urea, also urea called, is an end product of protein metabolism in the body and is excreted in the urine. It is formed in the so-called urea cycle via ammonia synthesis from amino acids. The urea concentration in the urine is, in addition to the creatinine concentration, an indicator of various disorders of protein metabolism and kidney diseases.
Urea, also called urea, is an end product of protein metabolism in the body and is excreted in the urine.
urea is the first organic compound to be synthesized from inorganic raw materials. With the synthesis of urea from potassium cyanate and ammonia, the German chemist Friedrich Wöhler proved in 1828 that no organisms are required in the production of organic substances.
In this way the mysterious boundary between organic and inorganic chemistry disappeared. The chemical name for urea is carbonic acid diamide. It contains two amino groups and one CO double bond in the molecule. The molecular formula of urea is CH4N2O.
Urea is a non-toxic, white and crystalline substance with hygroscopic (water-attracting) properties, which is of greatest importance as a fertilizer in agriculture. Besides carbon dioxide, water and minerals, it is also one of the body's most important metabolic end products.
The organism creates urea via the so-called urea cycle. Ultimately, via this cycle, the amino and carboxyl groups of the amino acids are used to synthesize urea.
The remaining nitrogen-free compound is broken down further into carbon dioxide and water or fed back into the metabolism. The amino groups can also be reintegrated into the material cycle. In the form of urea, nitrogen is no longer available for building up the body's own substances and is therefore excreted. The nitrogen balance can only be balanced by protein-rich foods. Although the urea concentration in the urine can fluctuate greatly depending on the nutritional status and physical situation, without being able to make a statement about the state of health, a long-term over- or under-concentration indicates health disorders.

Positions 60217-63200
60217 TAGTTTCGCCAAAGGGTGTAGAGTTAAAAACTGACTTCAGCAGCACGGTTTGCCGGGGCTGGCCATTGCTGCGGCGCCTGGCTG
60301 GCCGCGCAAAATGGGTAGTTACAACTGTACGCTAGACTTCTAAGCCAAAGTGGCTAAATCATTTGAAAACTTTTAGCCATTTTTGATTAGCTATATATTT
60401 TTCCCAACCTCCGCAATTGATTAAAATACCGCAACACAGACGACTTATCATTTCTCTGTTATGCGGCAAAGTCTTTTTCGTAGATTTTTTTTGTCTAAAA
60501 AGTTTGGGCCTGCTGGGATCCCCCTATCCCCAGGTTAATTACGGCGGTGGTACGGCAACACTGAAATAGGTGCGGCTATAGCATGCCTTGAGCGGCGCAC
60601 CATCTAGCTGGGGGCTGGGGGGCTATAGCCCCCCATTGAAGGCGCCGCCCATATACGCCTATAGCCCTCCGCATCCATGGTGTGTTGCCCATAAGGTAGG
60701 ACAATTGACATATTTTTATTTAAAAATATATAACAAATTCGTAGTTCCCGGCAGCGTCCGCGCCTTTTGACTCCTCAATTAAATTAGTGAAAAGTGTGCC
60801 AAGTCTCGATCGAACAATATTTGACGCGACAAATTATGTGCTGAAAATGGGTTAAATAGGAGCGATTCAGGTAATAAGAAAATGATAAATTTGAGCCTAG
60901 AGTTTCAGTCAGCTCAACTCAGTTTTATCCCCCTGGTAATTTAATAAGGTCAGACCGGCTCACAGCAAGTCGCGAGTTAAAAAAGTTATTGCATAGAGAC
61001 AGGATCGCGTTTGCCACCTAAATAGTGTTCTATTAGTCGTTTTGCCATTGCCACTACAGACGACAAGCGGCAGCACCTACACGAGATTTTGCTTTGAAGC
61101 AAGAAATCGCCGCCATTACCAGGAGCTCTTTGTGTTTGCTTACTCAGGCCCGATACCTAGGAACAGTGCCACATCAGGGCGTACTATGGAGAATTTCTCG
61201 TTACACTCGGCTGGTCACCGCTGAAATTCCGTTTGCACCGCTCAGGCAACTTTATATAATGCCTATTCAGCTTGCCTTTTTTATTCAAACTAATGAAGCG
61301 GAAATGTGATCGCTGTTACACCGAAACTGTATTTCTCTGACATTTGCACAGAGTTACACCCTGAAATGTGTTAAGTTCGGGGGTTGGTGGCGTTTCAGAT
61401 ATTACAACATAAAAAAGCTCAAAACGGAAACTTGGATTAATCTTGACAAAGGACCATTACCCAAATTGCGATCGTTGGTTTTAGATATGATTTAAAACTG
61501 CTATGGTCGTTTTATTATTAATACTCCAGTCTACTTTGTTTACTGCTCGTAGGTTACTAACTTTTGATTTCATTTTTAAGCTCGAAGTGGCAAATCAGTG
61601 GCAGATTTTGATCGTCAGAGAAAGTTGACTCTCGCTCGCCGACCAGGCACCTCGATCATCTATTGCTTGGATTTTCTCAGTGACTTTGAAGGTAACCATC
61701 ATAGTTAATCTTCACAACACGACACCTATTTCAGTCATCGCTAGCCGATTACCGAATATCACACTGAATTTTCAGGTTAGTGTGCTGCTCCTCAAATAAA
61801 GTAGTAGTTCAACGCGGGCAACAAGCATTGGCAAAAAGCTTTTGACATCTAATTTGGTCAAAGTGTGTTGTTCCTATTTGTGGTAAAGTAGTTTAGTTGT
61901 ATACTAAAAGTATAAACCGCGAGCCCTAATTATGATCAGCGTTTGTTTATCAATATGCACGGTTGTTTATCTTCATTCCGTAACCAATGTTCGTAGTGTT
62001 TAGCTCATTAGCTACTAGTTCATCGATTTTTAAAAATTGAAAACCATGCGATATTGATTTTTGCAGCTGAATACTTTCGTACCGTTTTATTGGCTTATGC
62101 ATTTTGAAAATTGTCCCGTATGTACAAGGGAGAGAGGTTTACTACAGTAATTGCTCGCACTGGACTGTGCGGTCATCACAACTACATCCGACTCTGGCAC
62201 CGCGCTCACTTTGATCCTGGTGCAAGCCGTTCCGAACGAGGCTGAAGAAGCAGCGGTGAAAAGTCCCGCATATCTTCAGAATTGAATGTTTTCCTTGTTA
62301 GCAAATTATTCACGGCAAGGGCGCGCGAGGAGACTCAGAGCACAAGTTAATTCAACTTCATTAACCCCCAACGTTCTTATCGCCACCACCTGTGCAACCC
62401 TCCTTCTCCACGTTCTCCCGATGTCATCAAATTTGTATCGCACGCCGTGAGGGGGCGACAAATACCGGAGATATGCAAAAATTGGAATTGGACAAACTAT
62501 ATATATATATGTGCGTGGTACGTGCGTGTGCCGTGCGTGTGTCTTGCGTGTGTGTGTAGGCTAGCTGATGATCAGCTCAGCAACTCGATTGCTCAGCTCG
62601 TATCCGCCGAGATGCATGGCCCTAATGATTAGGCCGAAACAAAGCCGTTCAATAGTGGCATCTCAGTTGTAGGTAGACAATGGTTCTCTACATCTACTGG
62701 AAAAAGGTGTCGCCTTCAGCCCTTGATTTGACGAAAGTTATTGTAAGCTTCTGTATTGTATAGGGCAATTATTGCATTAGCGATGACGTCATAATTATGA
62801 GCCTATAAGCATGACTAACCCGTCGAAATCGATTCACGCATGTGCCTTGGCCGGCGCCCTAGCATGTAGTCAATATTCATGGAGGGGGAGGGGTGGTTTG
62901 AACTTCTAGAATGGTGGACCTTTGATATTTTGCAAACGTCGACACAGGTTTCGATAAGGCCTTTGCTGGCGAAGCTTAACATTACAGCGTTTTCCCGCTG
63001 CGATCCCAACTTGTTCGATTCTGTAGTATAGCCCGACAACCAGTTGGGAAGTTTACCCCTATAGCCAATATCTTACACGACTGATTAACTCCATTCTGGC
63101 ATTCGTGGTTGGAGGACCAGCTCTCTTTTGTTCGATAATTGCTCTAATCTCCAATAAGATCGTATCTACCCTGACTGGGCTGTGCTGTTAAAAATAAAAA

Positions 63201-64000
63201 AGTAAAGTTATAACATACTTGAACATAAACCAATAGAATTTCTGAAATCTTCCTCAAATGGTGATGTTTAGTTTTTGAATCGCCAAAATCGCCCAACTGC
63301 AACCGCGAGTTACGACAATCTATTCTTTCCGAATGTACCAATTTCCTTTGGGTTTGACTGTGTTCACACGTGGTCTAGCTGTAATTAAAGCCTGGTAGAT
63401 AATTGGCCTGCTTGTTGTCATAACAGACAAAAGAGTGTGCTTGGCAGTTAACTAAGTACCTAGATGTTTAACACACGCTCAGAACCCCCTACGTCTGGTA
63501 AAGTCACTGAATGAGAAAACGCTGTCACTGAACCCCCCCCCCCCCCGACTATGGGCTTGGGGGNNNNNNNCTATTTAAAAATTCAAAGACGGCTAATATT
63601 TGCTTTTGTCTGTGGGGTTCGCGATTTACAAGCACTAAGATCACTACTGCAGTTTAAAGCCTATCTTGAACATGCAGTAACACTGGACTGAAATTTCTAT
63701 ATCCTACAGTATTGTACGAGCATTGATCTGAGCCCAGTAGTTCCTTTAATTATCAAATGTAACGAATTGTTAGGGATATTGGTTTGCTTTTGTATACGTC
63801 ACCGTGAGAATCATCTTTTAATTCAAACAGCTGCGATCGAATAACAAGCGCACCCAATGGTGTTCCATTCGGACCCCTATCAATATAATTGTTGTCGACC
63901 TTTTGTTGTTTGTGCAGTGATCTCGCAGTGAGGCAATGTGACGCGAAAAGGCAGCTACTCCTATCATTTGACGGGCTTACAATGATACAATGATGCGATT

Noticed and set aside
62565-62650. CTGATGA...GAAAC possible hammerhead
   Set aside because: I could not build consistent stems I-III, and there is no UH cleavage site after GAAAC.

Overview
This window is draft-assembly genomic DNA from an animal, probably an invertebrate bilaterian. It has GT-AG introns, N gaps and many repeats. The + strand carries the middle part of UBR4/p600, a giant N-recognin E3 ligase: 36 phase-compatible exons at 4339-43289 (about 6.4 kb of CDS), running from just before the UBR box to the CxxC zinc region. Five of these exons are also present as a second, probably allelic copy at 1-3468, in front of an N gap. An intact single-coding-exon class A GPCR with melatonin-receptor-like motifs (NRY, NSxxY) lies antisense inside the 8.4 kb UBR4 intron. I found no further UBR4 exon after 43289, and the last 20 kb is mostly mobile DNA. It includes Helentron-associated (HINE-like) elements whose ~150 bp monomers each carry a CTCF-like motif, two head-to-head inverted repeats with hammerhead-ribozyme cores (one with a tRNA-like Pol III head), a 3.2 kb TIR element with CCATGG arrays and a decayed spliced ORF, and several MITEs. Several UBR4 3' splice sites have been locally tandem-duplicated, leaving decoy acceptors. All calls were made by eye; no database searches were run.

Too high a urea concentration can occur with increased protein breakdown due to catabolic diseases such as cancer, intense inflammatory processes or necrosis. Filtration disorders of the kidneys also lead to increased urea values because the ammonia produced by the metabolism is no longer properly returned to the material cycle. The only alternative is to convert it into urea.
Otherwise the increased ammonia level would poison the body. Too low urea values indicate a very low protein diet or diseases with absorption disorders, such as celiac disease. However, the urea analysis can only lead to a meaningful diagnosis in connection with other laboratory values.
Medical is urea both analytically and therapeutically important. The analytical meaning results from the already mentioned indicator function for various diseases.
Urea does not play a role in the eventual treatment of internal diseases. But it has properties that make its use such. B. make it interesting in cosmetics. Urea is hygroscopic, i.e. it attracts water. It is contained in sweat to make the skin supple. In the absence of urea, the skin becomes dry and tends to develop eczema and itching. This is why many creams contain urea to provide the skin with sufficient moisture.
Generally speaking, urea creams contain 2 to 20 percent urea. Another possible application for urea results from its keratolytic (corneal dissolving) effect. Formulations with a 40 percent urea content are able to dissolve corns and calluses. Furthermore, urea-containing creams are used for neurodermatitis and psoriasis. A particularly interesting area of application is for nail fungus, where the nail is softened in order to remove the fungus.
urea Creams containing them should not be used if the skin is hypersensitive to urea. This also applies to inflamed and injured skin. Avoid contact with the eyes and mucous membrane with agents containing urea. There is no experience with the treatment of children.
Therefore, the use of substances containing urea is not advisable here either. Hypersensitivity reactions are rare. However, if they do occur, the skin may burn, itch, or redden. Sometimes urea increases the release of drugs from other creams and ointments, which can increase their effectiveness.